Bill McKibben Condemns Jailing of Ousted Maldives President, a Hero of Climate Movement

December 02, 2015


Bill McKibben

co-founder of He is the author of several books, most recently, Oil and Honey: The Education of an Unlikely Activist.

One of the world’s leading climate campaigners is missing from the U.N. climate summit in Paris, because he is sitting in a prison cell after being deposed in a military coup. Former Maldives President Mohamed Nasheed was a key voice at the 2009 U.N. climate summit for island nations threatened by rising sea levels. "Nasheed promised to take his whole country carbon-neutral by 2020. Instead, the dictators running it now are inviting the oil industry in to drill," says our guest Bill McKibben. "If you want to think about irony, it doesn’t get much better than that."


This is a rush transcript. Copy may not be in its final form.

AMY GOODMAN: One more question I want to raise with Bill McKibben, our guest right now, and that’s The Guardian piece that he wrote called "The Paris summit is missing one of the great world leaders on climate." The article is about former Maldives President Mohamed Nasheed. For years, he was a leading climate campaigner. Today he sits in a prison cell after being deposed in a coup. This is a clip of Mohamed Nasheed in 2009.

MOHAMED NASHEED: If it was important for countries to defend Poland in the 1930s because it was a frontline state, it’s very important to take care of the Maldives now, because the Maldives and many other small states are in the frontline of what is happening to the world, to climate today. If you can’t defend the Maldives today, you won’t be able to defend yourself tomorrow.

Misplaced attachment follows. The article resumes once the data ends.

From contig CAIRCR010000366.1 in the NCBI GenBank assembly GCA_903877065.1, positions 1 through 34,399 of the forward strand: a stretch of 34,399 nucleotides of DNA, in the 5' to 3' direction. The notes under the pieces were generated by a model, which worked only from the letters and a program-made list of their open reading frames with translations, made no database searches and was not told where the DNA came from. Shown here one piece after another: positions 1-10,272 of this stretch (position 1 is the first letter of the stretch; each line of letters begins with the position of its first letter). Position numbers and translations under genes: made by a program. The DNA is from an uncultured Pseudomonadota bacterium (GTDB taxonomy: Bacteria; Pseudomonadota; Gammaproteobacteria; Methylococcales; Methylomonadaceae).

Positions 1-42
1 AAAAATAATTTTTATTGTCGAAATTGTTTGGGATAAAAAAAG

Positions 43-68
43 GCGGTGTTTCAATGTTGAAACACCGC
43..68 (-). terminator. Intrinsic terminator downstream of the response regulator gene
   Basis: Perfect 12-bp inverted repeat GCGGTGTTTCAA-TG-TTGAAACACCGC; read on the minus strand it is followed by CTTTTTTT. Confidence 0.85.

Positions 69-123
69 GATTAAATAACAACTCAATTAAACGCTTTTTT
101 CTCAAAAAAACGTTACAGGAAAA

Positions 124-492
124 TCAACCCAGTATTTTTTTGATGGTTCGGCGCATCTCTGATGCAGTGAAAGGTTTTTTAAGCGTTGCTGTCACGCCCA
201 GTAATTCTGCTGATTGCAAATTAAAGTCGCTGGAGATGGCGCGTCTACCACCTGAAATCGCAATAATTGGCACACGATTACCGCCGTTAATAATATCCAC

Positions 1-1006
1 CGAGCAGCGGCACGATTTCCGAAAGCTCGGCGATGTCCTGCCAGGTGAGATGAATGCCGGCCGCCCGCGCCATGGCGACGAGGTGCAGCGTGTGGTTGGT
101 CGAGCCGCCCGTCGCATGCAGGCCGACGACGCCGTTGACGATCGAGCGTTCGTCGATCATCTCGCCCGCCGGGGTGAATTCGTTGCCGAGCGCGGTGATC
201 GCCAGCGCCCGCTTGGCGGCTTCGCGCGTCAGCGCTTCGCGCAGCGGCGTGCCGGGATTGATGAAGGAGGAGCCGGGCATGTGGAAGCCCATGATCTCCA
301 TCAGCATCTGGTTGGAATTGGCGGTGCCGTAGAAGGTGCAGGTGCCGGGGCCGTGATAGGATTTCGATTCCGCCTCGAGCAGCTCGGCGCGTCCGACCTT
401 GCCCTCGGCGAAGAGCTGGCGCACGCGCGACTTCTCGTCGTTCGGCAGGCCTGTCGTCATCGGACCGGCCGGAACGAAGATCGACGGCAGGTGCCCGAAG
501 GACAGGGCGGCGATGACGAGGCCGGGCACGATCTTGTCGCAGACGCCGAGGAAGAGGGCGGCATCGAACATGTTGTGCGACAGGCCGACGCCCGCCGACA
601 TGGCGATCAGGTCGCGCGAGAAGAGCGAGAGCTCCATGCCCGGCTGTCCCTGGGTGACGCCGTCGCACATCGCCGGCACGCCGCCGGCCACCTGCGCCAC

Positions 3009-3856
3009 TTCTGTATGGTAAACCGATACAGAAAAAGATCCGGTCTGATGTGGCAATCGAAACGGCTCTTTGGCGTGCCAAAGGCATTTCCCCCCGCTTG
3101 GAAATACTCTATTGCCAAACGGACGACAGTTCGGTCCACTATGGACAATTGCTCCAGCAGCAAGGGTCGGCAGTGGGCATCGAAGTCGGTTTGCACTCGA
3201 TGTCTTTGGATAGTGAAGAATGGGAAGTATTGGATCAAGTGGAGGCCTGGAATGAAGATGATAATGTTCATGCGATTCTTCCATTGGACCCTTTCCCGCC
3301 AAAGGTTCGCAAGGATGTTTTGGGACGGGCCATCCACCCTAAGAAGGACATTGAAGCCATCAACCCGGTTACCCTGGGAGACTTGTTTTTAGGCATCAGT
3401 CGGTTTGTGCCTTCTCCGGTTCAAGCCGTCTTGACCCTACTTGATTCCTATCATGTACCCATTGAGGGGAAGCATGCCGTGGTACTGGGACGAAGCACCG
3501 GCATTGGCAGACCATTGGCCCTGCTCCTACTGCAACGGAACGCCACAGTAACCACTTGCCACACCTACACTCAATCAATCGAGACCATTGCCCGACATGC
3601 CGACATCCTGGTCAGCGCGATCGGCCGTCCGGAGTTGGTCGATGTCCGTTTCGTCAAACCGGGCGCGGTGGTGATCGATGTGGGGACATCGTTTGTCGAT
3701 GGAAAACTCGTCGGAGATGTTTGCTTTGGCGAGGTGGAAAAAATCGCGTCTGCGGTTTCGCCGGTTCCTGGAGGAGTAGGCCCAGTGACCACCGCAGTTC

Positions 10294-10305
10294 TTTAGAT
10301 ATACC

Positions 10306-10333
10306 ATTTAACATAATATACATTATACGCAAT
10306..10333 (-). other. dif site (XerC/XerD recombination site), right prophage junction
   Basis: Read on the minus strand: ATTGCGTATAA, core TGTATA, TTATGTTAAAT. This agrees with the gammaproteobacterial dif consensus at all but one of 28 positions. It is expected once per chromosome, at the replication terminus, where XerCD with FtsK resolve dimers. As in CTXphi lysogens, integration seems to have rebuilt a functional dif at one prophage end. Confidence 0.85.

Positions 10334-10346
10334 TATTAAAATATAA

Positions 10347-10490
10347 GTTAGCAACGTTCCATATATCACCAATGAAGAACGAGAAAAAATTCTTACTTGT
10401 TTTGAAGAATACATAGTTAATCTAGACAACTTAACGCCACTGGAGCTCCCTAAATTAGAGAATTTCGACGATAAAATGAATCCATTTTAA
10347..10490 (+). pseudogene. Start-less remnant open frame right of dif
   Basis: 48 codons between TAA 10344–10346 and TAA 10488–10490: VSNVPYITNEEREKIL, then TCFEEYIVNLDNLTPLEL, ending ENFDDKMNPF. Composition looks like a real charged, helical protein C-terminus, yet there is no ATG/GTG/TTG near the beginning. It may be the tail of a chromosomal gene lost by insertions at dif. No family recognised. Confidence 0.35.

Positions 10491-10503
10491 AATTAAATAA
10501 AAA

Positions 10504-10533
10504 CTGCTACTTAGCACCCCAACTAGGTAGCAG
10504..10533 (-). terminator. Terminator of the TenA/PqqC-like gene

AMY GOODMAN: That was Mohamed Nasheed in 2009. And I certainly remember—met Mohamed Nasheed for the first time that year at the Copenhagen climate summit, one of the most vocal voices around the effects of climate change with his islands nation, Maldives. Bill McKibben, where is he today?

BILL McKIBBEN: Well, he’s in prison, on a prison island in that archipelago. Look, the Copenhagen climate summit, a great failure, had very few heroes, but one of them was Mohamed Nasheed. I won’t soon forget him leading a huge crowd of people and chanting "3-5-0," booming out across that conference center. Nor will I forget, ever, the activism that he displayed. He, you know, taught his whole Cabinet to scuba dive, so they could hold an underwater meeting on their dying coral reef, something that was on the front page of every paper around the planet, to dramatize what was happening.

What happened to him is horrible. He was not only a climate leader, of course, he was a great freedom fighter. They call him the Mandela of the Indian Ocean. He overthrew a dictator of 30 years in a free election. But the dictator’s people fought back and, in a military coup, deposed him. Not only is he now in jail, but so are many, many others, including many leaders of other political parties. The Maldives has turned into a full-on autocracy. Nasheed is apparently in poor health and being denied medical treatment. Amnesty International is speaking out on his behalf. So is Amal Clooney, who’s traveled there, the human rights lawyer, to visit with him. But it is a disgrace, and one hopes that leaders here at this conference will remember his leadership and speak up a little bit on his behalf.

AMY GOODMAN: Sadly, after the gun was put to his head and he was deposed in a military coup, the U.S., I believe, was the first, if not one of the first countries, to recognize the new coup government.

BILL McKIBBEN: It’s a—it’s really, really sad. It’s not as if the Maldives has some kind of enormous strategic value to anyone. It has enormous moral value. This is an archipelago of a thousand islands stretching across the Equator in the Indian Ocean, but the highest point in the archipelago is only a few meters above sea level. They are the poster child for where not to be in a warming world. And it was Nasheed, promised to take his whole country carbon-neutral by 2020. Instead, the dictators running it now are inviting the oil industry in to drill around the edges of those islands. If you want to think about irony, it doesn’t get much better than that.

AMY GOODMAN: Folks should check out our hour interview with Mohamed Nasheed before he was imprisoned, at

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